stuffed paprikas

hungarian cuisine is starting to take over our lives.

we’ve now visited several different old-style hungarian restaurants, as well as some more modern ones. i’ve had chicken paprikas (naturally, i had to try one that wasn’t my own!), goulash (recipe coming soon), venison, veal, and a lot of duck. i just love eating duck. plus, i even made my chicken paprikas for some of my husband’s coworkers, and they seemed to enjoy it along with the fresh spaetzle, in spite of the fact that i trashed a friend’s kitchen in the process. spaetzle is delicious, but not the neatest, most elegant thing to make when you have people watching you.

but one of my favorite recipes to date, the one my husband can’t ever stop talking about, is a delicious, not-too-complicated, soul-soothing dish: stuffed paprikas.

in case you’re not aware – i’m not afraid to admit that i wasn’t until i got here – the word paprika is used in english to refer to the bright red spice, created by grinding dried peppers. but in many european languages, including hungarian, paprika refers to a fresh pepper. muddling the waters further, the dish called stuffed paprikas refers to a stuffed bell pepper (or paprikas pepper, as they’re labeled in the markets) that contains paprika (the spice) in the stuffing mixture. confusing, if you’re an ignorant american like myself, but you figure it out pretty quickly when a native hungarian tells you that you absolutely must make stuffed paprikas and you try to figure out how you could possibly stuff something into a ground spice.

insomnia is rough. it makes me easily confused.

anyway, the following recipe is from a native hungarian, who kindly emailed me instructions after taking me to the biggest market in the city to help me shop for ingredients. köszönöm, jutka!

hungarian stuffed paprikas

1 lb ground pork
1/2 cup rice, partially cooked
1 egg, beaten
1 tsp hungarian paprika, either sweet or hot
4-6 bell peppers, with tops and cores removed
1 onion, finely chopped
2 tbsp olive oil
15 ounces tomato sauce or puree
1 cup boiling water (optional)
2 tsp fresh parsley, finely chopped
salt and pepper to taste 

in a large mixing bowl, combine ground pork, rice, egg, and paprika, adding a bit of salt and pepper. using your fingers, gently stuff the cored peppers with the meat mixture. if you have any remaining, add a bit of flour and create meatballs. place peppers and meatballs side by side in a large saucepan or stock pot.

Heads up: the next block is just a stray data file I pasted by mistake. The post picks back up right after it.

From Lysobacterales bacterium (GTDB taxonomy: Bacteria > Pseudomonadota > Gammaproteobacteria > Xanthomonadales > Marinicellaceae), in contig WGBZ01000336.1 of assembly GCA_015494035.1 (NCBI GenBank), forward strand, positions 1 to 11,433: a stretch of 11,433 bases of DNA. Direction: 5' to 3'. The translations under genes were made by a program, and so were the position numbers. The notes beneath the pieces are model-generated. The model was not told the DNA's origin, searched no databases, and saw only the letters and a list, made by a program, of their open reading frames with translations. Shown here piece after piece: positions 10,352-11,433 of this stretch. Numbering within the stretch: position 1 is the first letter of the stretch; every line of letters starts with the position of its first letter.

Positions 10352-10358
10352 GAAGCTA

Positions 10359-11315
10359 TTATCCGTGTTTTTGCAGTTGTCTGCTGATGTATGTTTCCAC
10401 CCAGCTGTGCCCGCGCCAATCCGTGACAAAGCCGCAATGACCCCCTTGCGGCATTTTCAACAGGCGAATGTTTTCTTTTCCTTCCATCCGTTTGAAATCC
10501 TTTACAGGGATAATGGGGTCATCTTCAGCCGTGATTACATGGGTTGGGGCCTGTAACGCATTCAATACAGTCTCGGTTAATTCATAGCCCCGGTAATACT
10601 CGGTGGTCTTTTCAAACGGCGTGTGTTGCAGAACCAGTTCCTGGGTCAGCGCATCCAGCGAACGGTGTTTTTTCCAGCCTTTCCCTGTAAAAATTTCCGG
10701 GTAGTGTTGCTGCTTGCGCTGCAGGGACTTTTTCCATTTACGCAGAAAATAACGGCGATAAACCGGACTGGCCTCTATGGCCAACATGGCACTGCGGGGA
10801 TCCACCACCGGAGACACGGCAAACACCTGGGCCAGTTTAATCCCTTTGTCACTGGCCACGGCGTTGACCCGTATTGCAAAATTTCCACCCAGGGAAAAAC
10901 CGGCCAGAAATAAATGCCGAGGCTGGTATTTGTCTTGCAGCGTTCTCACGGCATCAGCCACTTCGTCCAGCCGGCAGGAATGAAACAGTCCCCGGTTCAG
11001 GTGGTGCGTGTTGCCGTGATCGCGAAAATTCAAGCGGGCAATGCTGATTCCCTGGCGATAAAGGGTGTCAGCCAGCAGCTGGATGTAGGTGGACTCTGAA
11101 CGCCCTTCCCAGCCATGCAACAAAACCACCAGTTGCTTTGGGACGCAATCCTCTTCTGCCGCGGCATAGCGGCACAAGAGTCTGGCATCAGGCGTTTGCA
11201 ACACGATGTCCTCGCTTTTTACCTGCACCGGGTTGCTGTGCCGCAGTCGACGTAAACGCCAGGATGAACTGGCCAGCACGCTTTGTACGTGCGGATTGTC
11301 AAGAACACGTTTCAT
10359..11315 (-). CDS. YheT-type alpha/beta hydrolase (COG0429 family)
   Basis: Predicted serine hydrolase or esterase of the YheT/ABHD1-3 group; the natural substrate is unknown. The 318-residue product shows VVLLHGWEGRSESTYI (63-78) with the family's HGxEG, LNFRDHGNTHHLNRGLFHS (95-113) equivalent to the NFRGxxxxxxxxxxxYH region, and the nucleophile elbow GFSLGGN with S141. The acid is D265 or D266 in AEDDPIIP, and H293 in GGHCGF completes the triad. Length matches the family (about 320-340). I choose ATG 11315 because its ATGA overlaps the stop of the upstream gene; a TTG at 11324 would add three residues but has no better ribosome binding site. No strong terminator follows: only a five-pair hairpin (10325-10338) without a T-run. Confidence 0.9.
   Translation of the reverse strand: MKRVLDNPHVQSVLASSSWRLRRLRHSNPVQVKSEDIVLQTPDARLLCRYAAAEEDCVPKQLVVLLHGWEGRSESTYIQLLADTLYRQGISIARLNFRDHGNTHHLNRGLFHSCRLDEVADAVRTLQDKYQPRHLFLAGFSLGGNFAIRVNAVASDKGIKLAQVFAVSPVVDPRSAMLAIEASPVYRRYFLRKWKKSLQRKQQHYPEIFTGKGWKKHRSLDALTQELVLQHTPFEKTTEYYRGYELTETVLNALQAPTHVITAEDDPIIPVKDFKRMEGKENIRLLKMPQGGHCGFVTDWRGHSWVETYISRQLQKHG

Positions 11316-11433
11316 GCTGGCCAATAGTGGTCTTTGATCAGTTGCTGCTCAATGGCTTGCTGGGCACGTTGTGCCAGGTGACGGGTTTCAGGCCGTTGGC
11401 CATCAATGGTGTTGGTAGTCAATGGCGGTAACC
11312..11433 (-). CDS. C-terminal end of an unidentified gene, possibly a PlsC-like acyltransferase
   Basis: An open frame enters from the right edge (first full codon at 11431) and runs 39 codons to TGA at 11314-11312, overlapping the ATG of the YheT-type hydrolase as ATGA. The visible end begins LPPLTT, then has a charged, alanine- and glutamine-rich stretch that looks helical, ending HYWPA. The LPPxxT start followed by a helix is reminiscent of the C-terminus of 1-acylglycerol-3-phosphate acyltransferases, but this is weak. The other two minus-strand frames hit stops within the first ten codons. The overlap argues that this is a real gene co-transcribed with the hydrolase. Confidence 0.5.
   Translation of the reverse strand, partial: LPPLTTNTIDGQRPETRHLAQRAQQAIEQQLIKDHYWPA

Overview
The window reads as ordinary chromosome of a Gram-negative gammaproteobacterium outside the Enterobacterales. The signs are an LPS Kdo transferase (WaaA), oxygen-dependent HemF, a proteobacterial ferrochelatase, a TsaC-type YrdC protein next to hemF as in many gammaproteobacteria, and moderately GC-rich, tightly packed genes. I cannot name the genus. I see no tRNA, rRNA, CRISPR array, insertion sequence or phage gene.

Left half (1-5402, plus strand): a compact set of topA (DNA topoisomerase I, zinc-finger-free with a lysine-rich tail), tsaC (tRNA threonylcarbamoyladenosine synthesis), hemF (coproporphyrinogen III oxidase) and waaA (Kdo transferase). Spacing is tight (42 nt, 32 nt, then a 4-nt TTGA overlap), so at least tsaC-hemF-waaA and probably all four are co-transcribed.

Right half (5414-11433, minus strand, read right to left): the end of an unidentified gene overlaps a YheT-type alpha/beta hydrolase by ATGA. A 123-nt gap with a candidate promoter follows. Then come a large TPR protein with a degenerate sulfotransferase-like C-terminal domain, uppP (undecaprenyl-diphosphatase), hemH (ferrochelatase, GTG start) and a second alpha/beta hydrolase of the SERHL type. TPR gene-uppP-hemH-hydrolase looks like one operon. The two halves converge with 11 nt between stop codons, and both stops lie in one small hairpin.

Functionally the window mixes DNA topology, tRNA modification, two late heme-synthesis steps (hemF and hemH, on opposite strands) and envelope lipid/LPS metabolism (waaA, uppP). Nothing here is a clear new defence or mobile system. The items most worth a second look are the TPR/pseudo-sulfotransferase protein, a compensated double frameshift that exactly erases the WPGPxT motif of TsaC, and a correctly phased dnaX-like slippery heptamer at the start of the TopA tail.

in a saucepan, saute chopped onion in olive oil until lightly browned. add tomato sauce and, if it’s very thick, boiling water, and allow to come to a simmer. carefully pour tomato mixture over peppers and meatballs, then put over medium heat. top with chopped parsley, salt, and pepper, and cook over low heat for 15-20 minutes, or until peppers are just soft.

this dish is traditionally served over potatoes, either roasted with oil and seasonings or mashed. for a healthier alternative, try with sauteed winter greens or brown rice. for a hungarian touch, top the whole thing with (you guessed it!) sour cream.

and for all of you who keep complaining about the lack of dorky vacation-type photos, here’s a quick shot of us on our way out the door for our valentine’s day dinner:

i promise to put some shots of us up in my next post, once we get back from our next weekend trip – to rome!


5 thoughts on “stuffed paprikas

  1. Just found you through foodbuzz, and buzzed you! I haven’t made töltött paprika (stuffed peppers) in years, although my mom, and her family are originally from Hungary. It was a childhood favorite of mine. Your stuffed peppers with the perfect yellow paprika is beautiful, and so well presented!…absolutely loving it:DDD
    Just a little concern of mine…that the ground pork would cook in 15 -20 minutes, even though the peppers are soft?

    Great post of Budapest..thanks for sharing!

    • thanks so much for the kind words! it’s already become a favorite and i’m sure i’ll play with many variations in the coming years. the pork cooks surprisingly quickly – i’m not sure if it’s due to the fact that the tomato sauce goes in hot with a bunch of room-temperature ingredients, or the rice helps it cook, but i ate one after 20 minutes of cooking and it was definitely done. you could certainly cook it longer if you were concerned – all it does is make the peppers more tender, and my husband actually prefers them that way – you may too! :)

  2. Pingback: Gastronomy Alumna: Hungry in Hungary « Gastronomy at BU

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